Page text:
The Irrawaddy

Fast-Growing Coffee Sector Looks for Extra Shot of Support From Government

Coffee beans are seen at the Segafredo Zanetti plant in Sotteville-les-Rouen, France.

YANGON— Myanmar’s coffee market is growing robustly, with the country’s beans attracting increasing interest in international markets as well as locally, industry sources said.

U Min Hlaing, secretary of the Myanmar Coffee Association, said demand for Myanmar coffee has surged in the past few years and it is now being exported to more than a dozen Asian and Western countries.

“Coffee exports are set to double from last year,” he said.

In 2017, over 100 tonnes of the country’s coffee beans were shipped to foreign markets while this year the figure is expected to exceed 200 tonnes, to about 15 foreign countries including the new emerging markets of Canada, Belgium and New Zealand, U Min Hlaing said, citing official data, which doesn’t include border trade.

In August 2016, Myanmar exported two shipments of coffee beans to the United States, the first commercial-scale imports in nearly two decades, after Washington lifted its remaining economic sanctions on the country.

Since then, the United States has become the largest foreign market for Myanmar coffee. Domestically, coffee consumption has also increased. As the tourism sector has boomed, the country has seen a wave of cafés open in past four years.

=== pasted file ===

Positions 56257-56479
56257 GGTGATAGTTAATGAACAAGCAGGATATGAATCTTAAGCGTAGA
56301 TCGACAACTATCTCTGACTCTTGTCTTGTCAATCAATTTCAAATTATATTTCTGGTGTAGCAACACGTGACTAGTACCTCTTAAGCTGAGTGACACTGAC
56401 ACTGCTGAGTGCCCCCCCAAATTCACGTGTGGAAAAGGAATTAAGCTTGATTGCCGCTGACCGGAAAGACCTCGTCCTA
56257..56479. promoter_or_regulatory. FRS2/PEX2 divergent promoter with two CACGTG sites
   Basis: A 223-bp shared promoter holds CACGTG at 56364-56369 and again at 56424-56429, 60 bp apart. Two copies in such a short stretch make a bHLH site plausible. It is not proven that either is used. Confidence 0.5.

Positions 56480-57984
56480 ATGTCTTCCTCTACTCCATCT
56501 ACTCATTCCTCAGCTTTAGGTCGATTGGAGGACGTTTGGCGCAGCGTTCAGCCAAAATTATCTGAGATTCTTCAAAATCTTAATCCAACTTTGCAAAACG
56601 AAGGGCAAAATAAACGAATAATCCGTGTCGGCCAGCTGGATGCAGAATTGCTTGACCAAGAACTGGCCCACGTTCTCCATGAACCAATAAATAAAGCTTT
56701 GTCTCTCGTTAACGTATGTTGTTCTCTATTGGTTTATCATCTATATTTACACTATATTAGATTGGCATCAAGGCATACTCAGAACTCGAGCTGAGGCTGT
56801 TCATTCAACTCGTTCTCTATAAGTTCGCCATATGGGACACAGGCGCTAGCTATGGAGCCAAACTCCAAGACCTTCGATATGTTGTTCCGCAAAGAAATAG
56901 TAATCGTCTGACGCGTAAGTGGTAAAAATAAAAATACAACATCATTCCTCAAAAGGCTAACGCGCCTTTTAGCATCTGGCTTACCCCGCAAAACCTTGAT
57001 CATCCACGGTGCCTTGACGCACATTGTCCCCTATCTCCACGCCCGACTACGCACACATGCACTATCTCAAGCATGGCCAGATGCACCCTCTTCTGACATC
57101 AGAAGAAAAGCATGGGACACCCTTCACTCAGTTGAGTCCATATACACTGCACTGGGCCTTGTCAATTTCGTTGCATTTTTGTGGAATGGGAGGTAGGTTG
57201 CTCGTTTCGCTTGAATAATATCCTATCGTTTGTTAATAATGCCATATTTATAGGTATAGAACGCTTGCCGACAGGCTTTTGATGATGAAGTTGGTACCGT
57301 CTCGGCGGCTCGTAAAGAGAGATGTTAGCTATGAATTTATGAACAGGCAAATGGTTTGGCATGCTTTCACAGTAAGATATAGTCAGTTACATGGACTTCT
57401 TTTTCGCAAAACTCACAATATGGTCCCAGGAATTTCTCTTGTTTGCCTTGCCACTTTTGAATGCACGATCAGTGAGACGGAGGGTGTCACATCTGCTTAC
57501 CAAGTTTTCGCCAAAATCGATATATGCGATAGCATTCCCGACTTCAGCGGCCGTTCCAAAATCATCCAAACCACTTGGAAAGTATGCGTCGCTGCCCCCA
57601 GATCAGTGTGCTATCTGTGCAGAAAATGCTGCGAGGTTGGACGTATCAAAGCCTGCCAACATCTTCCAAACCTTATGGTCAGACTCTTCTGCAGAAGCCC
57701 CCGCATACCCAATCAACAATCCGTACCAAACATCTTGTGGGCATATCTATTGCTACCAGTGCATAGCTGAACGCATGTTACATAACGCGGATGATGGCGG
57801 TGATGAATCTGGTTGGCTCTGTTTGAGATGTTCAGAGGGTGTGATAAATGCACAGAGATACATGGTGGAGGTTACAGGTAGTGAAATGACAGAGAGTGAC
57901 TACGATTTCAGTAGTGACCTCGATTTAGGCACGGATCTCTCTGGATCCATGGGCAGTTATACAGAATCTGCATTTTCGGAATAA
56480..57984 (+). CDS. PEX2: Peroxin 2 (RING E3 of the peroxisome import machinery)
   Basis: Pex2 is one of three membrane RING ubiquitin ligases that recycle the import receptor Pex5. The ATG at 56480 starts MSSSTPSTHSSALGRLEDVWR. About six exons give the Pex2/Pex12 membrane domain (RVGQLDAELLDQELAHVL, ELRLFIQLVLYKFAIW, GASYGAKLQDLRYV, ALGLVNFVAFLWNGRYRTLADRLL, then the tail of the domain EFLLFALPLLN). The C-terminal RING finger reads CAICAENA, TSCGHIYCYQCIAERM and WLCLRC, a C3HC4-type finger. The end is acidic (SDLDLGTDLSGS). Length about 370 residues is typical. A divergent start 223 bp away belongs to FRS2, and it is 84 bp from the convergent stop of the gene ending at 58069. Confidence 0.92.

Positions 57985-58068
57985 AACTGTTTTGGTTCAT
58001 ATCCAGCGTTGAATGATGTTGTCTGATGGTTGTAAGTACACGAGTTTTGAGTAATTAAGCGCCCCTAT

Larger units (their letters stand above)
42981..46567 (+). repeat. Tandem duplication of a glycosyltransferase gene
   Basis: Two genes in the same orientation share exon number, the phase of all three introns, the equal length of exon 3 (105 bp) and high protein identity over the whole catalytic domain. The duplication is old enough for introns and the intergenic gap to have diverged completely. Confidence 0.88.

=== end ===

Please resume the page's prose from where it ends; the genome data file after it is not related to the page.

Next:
Yet, production and exports of the previously neglected crop remain small compared to the levels of major coffee-producing countries in the neighborhood such as Vietnam, Laos and Indonesia, U Min Hlaing said.

“We need to boost coffee production,” he said.

Arabica and Robusta, the main coffee varieties, are grown in many locations throughout the country, although primarily in highland areas in Shan, Kachin, Kayah and Chin states as well as in Mandalay Division.

The Ministry of Agriculture, Livestock and Irrigation hopes to increase coffee acreage to 200, 000 and export 60, 000 tonnes by 2030, state media has reported.

Currently, there are about 50, 000 acres of coffee plantations producing more than 7, 000 tonnes a year.

U Ye Myint, the chairman of the Myanmar Coffee Association, said land conflicts in the regions as well as increasing land prices are the main difficulties for coffee growers seeking to expand their plantations.

He said the growing agro-business needed support from the government in the form of loans and better technology as well as measures to boost quality control and demand to support sustainable growth.

“We hope for assistance from the government not only moral support,” he said.